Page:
Is Sleeping On The Floor Good For Your Back?

Is Sleeping On The Floor Good For Your Back?
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Photo: Karolina Grabowska

Published Michael Goodwin ⋅ Review Editor
June 6, 2023

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4.5/5 - (28 votes)

For most of us who are used to living in the Western world, sleeping time means sleeping on a comfortable mattress with duvets, blankets and an assortment of pillows (and teddy bears, for some). Most of us would not consider sleeping on a cold, hard floor a good night’s rest. Yet, sleeping on a hard floor is considered normal in many cultures worldwide. Sleeping on the floor has many potential benefits, which we will explore in the article below.

Why sleep on the floor

While mattresses are one of the most common items we use to get a good night’s sleep in this day and age, sleeping on the floor harks back to our primal human instincts. As a species, humans have been sleeping on piles of straw, grass, and all kinds of naturally harvested soft bedding materials and sleeping on the hard floor itself. It’s safe to say that this natural way of sleeping has changed throughout the millennia as bedding and mattress technology become more prevalent in Western and Eastern cultures.

But if we look back into the past and think about how our human ancestors rested their weary bodies at night, one can’t help but ask, “What is the best way for a human to sleep?”. So let’s look at some of the purported benefits of sleeping like our ancestors used to.

Is sleeping on the floor good for your back

Although scientific research involving the benefits of sleeping on the floor is inconclusive at best, there is plenty of anecdotal evidence to prove that sleeping on the floor gives a list of benefits to the body. Some of the most common uses include reducing back pain symptoms, which leads to an improved posture while standing up and working through the day. This eventually promotes a good night’s sleep at bedtime, which is critical to a healthy life.

How is sleeping on the floor beneficial for your back

 For starters, skipping the mattress and opting for a hard surface helps the spine align, strengthen and straighten the neck and the back because it does not curve as much as when lying down on a soft surface like a mattress.

Side effects of sleeping on the floor

As good as it is for your spine to sleep on the floor, there are some side effects. One common complaint about sleeping on the floor is the discomfort sufferers face from joint pain or long-term health issues such as Arthritis.

Because there is less cushioning for specific pressure points in the body when sleeping without a mattress, this causes pain and, in some cases – may even worsen the symptoms of back pain rather than alleviating it. Another side effect to note is the risk of reduced blood circulation around the zones of the body where contact is made with the floor. In addition, the increased pressure due to the individual’s body weight may limit the blood flow to these zones, ultimately resulting in numbness and discomfort.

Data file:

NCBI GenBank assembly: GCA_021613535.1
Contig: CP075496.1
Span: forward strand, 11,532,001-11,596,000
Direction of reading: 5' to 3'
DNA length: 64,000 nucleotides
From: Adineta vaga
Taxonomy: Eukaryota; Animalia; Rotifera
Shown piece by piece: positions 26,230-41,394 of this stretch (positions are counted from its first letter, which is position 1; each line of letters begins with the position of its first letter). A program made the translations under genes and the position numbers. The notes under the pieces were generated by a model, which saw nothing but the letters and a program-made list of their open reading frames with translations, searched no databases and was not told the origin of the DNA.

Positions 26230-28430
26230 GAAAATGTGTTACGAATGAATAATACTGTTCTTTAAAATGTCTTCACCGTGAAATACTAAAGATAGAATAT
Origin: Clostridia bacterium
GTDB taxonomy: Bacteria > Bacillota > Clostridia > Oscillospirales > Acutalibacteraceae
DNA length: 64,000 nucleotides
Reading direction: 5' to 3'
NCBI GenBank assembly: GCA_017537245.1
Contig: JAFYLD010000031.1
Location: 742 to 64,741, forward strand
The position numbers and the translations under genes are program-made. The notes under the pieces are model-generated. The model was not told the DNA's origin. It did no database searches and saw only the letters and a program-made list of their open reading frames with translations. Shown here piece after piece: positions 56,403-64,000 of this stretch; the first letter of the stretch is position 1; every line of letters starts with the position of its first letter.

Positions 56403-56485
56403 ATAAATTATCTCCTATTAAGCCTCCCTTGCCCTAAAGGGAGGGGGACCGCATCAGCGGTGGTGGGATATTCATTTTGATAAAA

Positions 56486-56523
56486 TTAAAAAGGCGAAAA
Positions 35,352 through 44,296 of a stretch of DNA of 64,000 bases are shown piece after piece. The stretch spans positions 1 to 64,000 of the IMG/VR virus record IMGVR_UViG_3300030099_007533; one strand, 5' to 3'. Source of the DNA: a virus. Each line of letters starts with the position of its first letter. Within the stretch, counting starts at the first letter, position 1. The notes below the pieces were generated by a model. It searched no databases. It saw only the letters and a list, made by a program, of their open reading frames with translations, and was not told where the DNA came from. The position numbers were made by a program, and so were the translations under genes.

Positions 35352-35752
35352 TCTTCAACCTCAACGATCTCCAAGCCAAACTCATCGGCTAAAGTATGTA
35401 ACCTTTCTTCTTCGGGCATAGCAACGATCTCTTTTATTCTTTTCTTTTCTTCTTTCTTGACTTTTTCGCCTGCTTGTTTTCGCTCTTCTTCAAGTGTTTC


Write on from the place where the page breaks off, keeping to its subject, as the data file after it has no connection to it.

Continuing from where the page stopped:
Considerations for sleeping on the floor

If you plan to sleep on the floor for the first time, it is worth preparing as much as possible for your new bedtime routine to maximize the benefits and minimize any discomfort. Some of the things you can do include:

  1. Experiment with thin layers of bedding first, such as light cushions, mattresses or pads on pressure points where you feel discomfort while lying on the floor. A thin yoga mat or a foldable mattress is an excellent item for an experimental bedding layer.
  2. Try to ensure that your sleeping area is clean of dust and debris that may cause you to develop allergies as you sleep. Also, clear out your sleeping area from clutter to reduce any risk of accidents or injuries.
  3. Acclimatize your body to the pressure of sleeping on the floor. Your body is used to the soft comfort of a mattress, so don’t expect to have a comfortable night’s rest on day one. Try taking short naps before committing to sleeping a whole night on the floor.

Who should not sleep on the floor?

Older people who suffer from low bone density and have less body tissue due to old age should refrain from sleeping on the floor because of the increased risk of discomfort and fractures, should an injury occur.

People with Arthritis and those with limited mobility issues should always sleep on a bed and mattress instead of the floor because of the difficulty they may face when lying down and getting back up. While it is generally safe for most pregnant women to sleep on the floor, it may become an issue if getting down on the floor and standing back up becomes uncomfortable and causes joint pain and other associated ailments. If you are pregnant and start feeling those symptoms when you sleep on the floor, it’s best to avoid floor sleeping altogether and sleep on a bed instead.

Read also: What Causes Restless Sleep?

While sleeping on the floor isn’t a revolutionary lifestyle choice, most people, especially in the West, have yet to experience the benefits of making do without a mattress and embracing the hard floor for a better night’s sleep. Those who suffer from back pain have said that sleeping in such a way helps to reduce said pain and improves posture and overall quality of life. However, taking anecdotal (not scientific) evidence with a pinch of salt is wise. What is suitable for one may not necessarily be best for another – so if you’re new to floor sleeping, experiment with how it can work best for you before you make your conclusions. Those with underlying conditions or mobility issues should consult their healthcare provider before ditching the bed and sleeping on the floor regularly.

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